This article is written for those who want to get better at using price to earnings ratios (P/E ratios). We’ll look at Technogym S.p.A.’s (BIT:TGYM) P/E ratio and reflect on what it tells us about the company’s share price. What is Technogym’s P/E ratio? Well, based on the last twelve months it is 21.89. In other words, at today’s prices, investors are paying €21.89 for every €1 in prior year profit.
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How Do You Calculate A P/E Ratio?
The formula for price to earnings is:
Price to Earnings Ratio = Price per Share ÷ Earnings per Share (EPS)
Or for Technogym:
P/E of 21.89 = €10.13 ÷ €0.46 (Based on the year to December 2018.)
Is A High P/E Ratio Good?
A higher P/E ratio means that investors are paying a higher price for each €1 of company earnings. All else being equal, it’s better to pay a low price — but as Warren Buffett said, ‘It’s far better to buy a wonderful company at a fair price than a fair company at a wonderful price.’
How Growth Rates Impact P/E Ratios
Probably the most important factor in determining what P/E a company trades on is the earnings growth. That’s because companies that grow earnings per share quickly will rapidly increase the ‘E’ in the equation. That means even if the current P/E is high, it will reduce over time if the share price stays flat. And as that P/E ratio drops, the company will look cheap, unless its share price increases.
Technogym’s earnings made like a rocket, taking off 53% last year. The sweetener is that the annual five year growth rate of 138% is also impressive. With that kind of growth rate we would generally expect a high P/E ratio.
Does Technogym Have A Relatively High Or Low P/E For Its Industry?
The P/E ratio essentially measures market expectations of a company. As you can see below, Technogym has a higher P/E than the average company (18.6) in the leisure industry.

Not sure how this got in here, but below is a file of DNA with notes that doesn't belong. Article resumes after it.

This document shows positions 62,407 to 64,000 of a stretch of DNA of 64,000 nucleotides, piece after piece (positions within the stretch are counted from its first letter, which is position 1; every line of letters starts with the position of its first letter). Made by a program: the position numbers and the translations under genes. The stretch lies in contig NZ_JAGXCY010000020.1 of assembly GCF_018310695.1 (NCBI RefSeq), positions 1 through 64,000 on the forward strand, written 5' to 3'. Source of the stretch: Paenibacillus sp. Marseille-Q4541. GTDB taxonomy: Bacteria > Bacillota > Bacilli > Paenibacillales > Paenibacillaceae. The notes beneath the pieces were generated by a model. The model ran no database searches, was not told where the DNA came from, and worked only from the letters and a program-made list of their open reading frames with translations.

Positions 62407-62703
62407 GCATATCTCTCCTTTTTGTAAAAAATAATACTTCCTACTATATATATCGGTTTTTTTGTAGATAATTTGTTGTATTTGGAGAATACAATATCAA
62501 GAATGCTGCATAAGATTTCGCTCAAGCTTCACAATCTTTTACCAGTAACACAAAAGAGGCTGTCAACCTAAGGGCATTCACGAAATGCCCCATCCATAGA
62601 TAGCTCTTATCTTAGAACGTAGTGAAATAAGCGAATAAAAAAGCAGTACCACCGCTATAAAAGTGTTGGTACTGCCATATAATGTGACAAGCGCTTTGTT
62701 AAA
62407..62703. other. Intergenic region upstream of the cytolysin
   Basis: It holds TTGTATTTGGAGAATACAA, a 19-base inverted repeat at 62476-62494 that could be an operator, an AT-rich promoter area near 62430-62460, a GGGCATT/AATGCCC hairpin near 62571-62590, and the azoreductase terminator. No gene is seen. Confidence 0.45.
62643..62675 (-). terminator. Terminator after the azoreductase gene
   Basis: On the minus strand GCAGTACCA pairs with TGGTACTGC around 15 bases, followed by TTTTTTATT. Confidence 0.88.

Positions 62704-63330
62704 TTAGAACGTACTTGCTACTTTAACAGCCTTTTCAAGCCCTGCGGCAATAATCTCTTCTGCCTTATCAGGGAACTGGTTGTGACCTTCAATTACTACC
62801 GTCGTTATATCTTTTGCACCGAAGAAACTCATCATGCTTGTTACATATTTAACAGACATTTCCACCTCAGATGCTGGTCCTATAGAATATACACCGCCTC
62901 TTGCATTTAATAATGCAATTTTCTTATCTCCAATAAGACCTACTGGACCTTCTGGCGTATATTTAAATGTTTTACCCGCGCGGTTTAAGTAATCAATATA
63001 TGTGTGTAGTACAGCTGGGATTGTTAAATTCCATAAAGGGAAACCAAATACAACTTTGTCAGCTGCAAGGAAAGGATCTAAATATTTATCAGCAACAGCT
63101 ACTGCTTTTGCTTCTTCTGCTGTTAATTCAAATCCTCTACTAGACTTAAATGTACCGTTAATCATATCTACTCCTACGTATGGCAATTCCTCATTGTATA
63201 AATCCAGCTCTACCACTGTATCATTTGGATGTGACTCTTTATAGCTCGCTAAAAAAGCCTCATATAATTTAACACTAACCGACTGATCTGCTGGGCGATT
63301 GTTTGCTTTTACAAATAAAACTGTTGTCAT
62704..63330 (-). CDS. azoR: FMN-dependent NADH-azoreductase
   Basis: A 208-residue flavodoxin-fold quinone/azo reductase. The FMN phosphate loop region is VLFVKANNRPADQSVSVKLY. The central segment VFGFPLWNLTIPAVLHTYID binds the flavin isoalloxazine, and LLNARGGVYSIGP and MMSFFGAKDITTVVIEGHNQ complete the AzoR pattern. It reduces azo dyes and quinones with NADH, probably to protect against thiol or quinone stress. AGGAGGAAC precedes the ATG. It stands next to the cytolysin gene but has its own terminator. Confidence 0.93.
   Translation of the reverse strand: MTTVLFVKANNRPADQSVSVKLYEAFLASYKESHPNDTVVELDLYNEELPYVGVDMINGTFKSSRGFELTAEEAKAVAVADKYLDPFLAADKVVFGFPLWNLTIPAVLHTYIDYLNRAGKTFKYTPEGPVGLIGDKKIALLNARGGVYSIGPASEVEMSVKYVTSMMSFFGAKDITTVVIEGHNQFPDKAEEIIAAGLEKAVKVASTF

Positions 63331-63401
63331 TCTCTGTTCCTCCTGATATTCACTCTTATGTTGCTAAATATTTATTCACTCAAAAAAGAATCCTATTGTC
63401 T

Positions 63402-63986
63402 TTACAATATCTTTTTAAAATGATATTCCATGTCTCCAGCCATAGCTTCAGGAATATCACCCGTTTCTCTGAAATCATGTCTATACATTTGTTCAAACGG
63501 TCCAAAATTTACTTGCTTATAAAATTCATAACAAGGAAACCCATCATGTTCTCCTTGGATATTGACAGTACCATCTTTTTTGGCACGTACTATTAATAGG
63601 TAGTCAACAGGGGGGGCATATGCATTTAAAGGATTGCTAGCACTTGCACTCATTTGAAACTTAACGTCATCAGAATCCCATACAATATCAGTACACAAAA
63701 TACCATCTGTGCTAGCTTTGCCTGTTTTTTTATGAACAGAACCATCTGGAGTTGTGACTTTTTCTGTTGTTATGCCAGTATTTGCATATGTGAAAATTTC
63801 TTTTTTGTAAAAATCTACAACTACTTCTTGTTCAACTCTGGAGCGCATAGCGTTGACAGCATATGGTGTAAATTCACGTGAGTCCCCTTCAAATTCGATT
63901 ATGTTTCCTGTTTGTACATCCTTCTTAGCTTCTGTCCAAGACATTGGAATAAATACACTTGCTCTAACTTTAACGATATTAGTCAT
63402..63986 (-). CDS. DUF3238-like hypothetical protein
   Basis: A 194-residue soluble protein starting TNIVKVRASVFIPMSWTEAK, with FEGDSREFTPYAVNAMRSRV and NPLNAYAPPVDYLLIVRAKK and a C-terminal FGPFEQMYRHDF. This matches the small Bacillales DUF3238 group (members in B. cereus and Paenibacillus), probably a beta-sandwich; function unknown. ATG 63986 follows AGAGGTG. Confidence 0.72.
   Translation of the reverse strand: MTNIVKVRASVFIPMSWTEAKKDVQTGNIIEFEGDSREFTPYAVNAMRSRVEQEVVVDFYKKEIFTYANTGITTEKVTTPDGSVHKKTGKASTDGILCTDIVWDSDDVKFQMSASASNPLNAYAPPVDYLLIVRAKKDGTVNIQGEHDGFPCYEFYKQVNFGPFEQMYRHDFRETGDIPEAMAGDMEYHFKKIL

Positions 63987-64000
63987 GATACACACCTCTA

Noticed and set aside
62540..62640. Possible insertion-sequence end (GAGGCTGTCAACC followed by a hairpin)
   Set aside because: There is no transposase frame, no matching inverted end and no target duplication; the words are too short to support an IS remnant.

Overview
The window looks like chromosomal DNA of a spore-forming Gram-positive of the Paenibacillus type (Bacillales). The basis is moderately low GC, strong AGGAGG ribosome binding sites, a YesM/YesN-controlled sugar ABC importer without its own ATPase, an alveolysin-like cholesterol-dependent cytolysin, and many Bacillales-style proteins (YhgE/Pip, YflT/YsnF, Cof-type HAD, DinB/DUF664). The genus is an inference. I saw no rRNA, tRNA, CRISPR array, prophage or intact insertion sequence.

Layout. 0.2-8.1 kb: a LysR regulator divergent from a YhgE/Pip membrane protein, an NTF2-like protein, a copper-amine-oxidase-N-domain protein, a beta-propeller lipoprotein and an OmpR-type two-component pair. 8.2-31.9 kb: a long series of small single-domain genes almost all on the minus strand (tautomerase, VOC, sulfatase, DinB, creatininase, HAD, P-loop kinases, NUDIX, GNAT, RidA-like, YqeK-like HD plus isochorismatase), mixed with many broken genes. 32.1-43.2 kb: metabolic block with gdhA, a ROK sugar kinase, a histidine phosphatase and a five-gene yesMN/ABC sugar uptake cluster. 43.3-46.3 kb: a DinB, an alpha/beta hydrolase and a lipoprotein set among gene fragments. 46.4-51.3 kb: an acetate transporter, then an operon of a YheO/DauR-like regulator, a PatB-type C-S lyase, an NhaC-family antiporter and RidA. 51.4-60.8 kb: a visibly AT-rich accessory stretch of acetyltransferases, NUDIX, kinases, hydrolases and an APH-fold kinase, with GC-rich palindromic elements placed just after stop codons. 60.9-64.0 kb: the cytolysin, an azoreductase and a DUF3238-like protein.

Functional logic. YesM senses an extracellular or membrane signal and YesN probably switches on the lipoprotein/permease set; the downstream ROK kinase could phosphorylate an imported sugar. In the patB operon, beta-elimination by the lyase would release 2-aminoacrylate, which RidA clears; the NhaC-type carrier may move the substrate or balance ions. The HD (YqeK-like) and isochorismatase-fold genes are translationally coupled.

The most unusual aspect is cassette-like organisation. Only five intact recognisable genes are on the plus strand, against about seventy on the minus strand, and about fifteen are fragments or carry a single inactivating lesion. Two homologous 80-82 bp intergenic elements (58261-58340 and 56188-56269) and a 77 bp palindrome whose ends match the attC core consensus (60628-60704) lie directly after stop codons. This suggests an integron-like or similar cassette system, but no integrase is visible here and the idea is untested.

Technogym’s P/E tells us that market participants think the company will perform better than its industry peers, going forward. The market is optimistic about the future, but that doesn’t guarantee future growth. So investors should always consider the P/E ratio alongside other factors, such as whether company directors have been buying shares.
A Limitation: P/E Ratios Ignore Debt and Cash In The Bank
The ‘Price’ in P/E reflects the market capitalization of the company. That means it doesn’t take debt or cash into account. Hypothetically, a company could reduce its future P/E ratio by spending its cash (or taking on debt) to achieve higher earnings.
Such expenditure might be good or bad, in the long term, but the point here is that the balance sheet is not reflected by this ratio.
How Does Technogym’s Debt Impact Its P/E Ratio?
Technogym has net debt worth just 1.7% of its market capitalization. So it doesn’t have as many options as it would with net cash, but its debt would not have much of an impact on its P/E ratio.
The Bottom Line On Technogym’s P/E Ratio
Technogym trades on a P/E ratio of 21.9, which is above the IT market average of 15.3. Its debt levels do not imperil its balance sheet and its EPS growth is very healthy indeed. So on this analysis a high P/E ratio seems reasonable.
When the market is wrong about a stock, it gives savvy investors an opportunity. As value investor Benjamin Graham famously said, ‘In the short run, the market is a voting machine but in the long run, it is a weighing machine.’ So this free visualization of the analyst consensus on future earnings could help you make the right decision about whether to buy, sell, or hold.
Of course you might be able to find a better stock than Technogym. So you may wish to see this free collection of other companies that have grown earnings strongly.
We aim to bring you long-term focused research analysis driven by fundamental data. Note that our analysis may not factor in the latest price-sensitive company announcements or qualitative material.
If you spot an error that warrants correction, please contact the editor at firstname.lastname@example.org. This article by Simply Wall St is general in nature. It does not constitute a recommendation to buy or sell any stock, and does not take account of your objectives, or your financial situation. Simply Wall St has no position in the stocks mentioned. Thank you for reading.